Occupational hazards

    How have the last couple months been? Rough? Unbearable? Okay, sorry to hear that, but stop complaining:

    A senior Grant Thornton partner has been detained in the United Arab Emirates for more than two months without charge, having had his passport seized while travelling via Dubai.

    David Ingram, who leads a team of insolvency practitioners and accountants specialising in the tracing and recovery of assets, has been unable to leave the emirate since early July, and has not been informed when he will be allowed to return to the UK.

    Mr. Ingram tweeted at one point, “the reality of being on bail with passport seized does take the edge off the sunshine” which roughly translates from The Queen’s English to: “This sucks.”

    And if you’re thinking, “Well, at least he doesn’t have to work,” think again because Mr. Ingram is “[being] allowed to work while staying at a hotel.” There truly is no escape.

    Previously, on Going Concern…

    Megan Lewczyk wrote about auditors and artificial intelligence. In Open Items, someone is choosing between PwC’s Los Angeles and San Francisco offices.

    In other news:

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    See something we missed? Have a comment or complaint? Email us at [email protected].

    Correction, September 20, 2017: An earlier version of this article erroneously stated that PwC was a customer of FutureFuel.io.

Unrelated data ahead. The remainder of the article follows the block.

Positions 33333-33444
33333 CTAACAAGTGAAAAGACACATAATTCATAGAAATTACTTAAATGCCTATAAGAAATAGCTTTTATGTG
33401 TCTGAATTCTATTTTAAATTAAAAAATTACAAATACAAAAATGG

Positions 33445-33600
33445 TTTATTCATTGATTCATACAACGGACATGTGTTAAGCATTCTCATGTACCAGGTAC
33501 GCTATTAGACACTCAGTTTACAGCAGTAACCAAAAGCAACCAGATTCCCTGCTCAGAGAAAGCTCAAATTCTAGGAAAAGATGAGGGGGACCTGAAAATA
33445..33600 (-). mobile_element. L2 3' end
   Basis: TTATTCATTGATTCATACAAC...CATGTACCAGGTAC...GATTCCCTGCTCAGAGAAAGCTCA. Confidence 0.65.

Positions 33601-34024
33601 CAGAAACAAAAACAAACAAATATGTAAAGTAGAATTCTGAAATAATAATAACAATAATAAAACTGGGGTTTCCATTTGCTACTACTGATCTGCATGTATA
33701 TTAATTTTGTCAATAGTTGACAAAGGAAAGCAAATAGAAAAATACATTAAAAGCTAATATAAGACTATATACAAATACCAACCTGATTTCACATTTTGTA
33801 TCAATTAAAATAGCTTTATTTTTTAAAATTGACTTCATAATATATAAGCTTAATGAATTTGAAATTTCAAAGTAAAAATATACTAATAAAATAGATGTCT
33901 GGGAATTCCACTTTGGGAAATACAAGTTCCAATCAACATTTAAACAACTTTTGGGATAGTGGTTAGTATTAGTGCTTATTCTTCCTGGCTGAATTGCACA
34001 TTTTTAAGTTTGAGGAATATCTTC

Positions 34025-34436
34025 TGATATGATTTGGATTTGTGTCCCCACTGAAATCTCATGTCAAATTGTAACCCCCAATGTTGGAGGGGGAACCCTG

Image: iStock/KazanovskyAndrey

    • Point and Clique

      “I’m guessing that he likes working. A lot.”

      That’s the real message. A lot of C-suite types also have the gene mutation that lets people get by with 4-5 hours of sleep. I couldn’t pull off bullshit work like that for extended periods, even in my finest 100-hour weeks as a B4 senior.

    • Ed Flanders

      What exactly is the appeal of a student loan repayment program? It’s just the employer paying you an extra $2,000 a year in taxable income AND you only get this money if you can prove you have outstanding loans.

      • N.E.R.D.

        It’s a gimmick to “differentiate” PWC from the other big-4 so they can state this fact during on-campus recruiting.

        The students on campus will not connect the dots that this is just another classification of (the same) income. Kind of like how they don’t connect the dots as to why these firms always recruit so many graduates every year.

        • Big4Veteran

          All employee benefits are for recruiting and/or retention. What’s your point? I don’t understand your beef with this.

          • N.E.R.D.

            Reclassification of the same income =! a perk.

            It’s like saying something for sale at $9.99 is less than $10. True, but gimmicky.

        • Biff Tannen

          Rant: PWC recruiters/HR people stink.

          The campus recruiter I dealt with years back in Boston was a phony pain in the @$$…

      • Big4Veteran

        If you have outstanding loans anyway, then what’s so bad about getting an extra $2,000 (or whatever) a year in taxable income? Is it the greatest benefit in the world? No. Is it bad? I don’t see why.

        • Ed Flanders

          Why not just pay everyone $2,000 more for the first five years? Why restrict it to only those who have loan balances?

          • Fat_audit_partner

            Classic example of entitlement. If someone else has it, why can’t I have it too? How about you put in your time like the rest of us and EARN the 2K rather than ask for handouts.

    • Debit_cash

      $2k per year is peanuts to someone who’s in debt over $50k. Not to mention the interest that will accrue.